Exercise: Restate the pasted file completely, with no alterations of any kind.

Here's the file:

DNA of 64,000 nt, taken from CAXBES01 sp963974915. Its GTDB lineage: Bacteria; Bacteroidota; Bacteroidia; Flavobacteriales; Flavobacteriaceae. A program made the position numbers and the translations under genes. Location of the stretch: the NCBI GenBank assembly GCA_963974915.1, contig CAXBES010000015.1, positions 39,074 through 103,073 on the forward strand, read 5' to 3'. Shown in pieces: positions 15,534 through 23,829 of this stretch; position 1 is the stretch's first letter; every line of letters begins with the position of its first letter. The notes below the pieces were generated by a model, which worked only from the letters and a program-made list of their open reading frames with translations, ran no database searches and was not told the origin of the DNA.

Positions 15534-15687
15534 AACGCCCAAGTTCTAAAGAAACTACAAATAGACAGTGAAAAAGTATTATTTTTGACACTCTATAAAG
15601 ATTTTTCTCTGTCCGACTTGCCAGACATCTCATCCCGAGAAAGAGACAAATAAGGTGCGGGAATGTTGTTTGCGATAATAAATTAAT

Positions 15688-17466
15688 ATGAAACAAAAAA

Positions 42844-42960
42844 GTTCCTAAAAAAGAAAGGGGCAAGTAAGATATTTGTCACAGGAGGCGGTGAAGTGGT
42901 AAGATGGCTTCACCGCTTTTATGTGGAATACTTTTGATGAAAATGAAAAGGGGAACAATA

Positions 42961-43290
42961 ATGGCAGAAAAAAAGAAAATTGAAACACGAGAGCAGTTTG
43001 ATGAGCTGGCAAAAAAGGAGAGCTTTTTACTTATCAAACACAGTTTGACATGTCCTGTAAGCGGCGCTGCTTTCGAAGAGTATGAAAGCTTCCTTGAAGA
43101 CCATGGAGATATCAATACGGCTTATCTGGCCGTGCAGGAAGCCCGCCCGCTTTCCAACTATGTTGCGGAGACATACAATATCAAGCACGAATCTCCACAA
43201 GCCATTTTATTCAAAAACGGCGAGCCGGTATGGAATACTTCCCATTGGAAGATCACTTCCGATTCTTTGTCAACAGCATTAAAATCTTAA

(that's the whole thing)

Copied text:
DNA of 64,000 nt, taken from CAXBES01 sp963974915. Its GTDB lineage: Bacteria; Bacteroidota; Bacteroidia; Flavobacteriales; Flavobacteriaceae. A program made the position numbers and the translations under genes. Location of the stretch: the NCBI GenBank assembly GCA_963974915.1, contig CAXBES010000015.1, positions 39,074 through 103,073 on the forward strand, read 5' to 3'. Shown in pieces: positions 15,534 through 23,829 of this stretch; position 1 is the stretch's first letter; every line of letters begins with the position of its first letter. The notes below the pieces were generated by a model, which worked only from the letters and a program-made list of their open reading frames with translations, ran no database searches and was not told the origin of the DNA.

Positions 15534-15687
15534 AACGCCCAAGTTCTAAAGAAACTACAAATAGACAGTGAAAAAGTATTATTTTTGACACTCTATAAAG
15601 ATTTTTCTCTGTCCGACTTGCCAGACATCTCATCCCGAGAAAGAGACAAATAAGGTGCGGGAATGTTGTTTGCGATAATAAATTAAT

Positions 15688-17466
15688 ATGAAACAAAAAA

Positions 42844-42960
42844 GTTCCTAAAAAAGAAAGGGGCAAGTAAGATATTTGTCACAGGAGGCGGTGAAGTGGT
42901 AAGATGGCTTCACCGCTTTTATGTGGAATACTTTTGATGAAAATGAAAAGGGGAACAATA

Positions 42961-43290
42961 ATGGCAGAAAAAAAGAAAATTGAAACACGAGAGCAGTTTG
43001 ATGAGCTGGCAAAAAAGGAGAGCTTTTTACTTATCAAACACAGTTTGACATGTCCTGTAAGCGGCGCTGCTTTCGAAGAGTATGAAAGCTTCCTTGAAGA
43101 CCATGGAGATATCAATACGGCTTATCTGGCCGTGCAGGAAGCCCGCCCGCTTTCCAACTATGTTGCGGAGACATACAATATCAAGCACGAATCTCCACAA
43201 GCCATTTTATTCAAAAACGGCGAGCCGGTATGGAATACTTCCCATTGGAAGATCACTTCCGATTCTTTGTCAACAGCATTAAAATCTTAA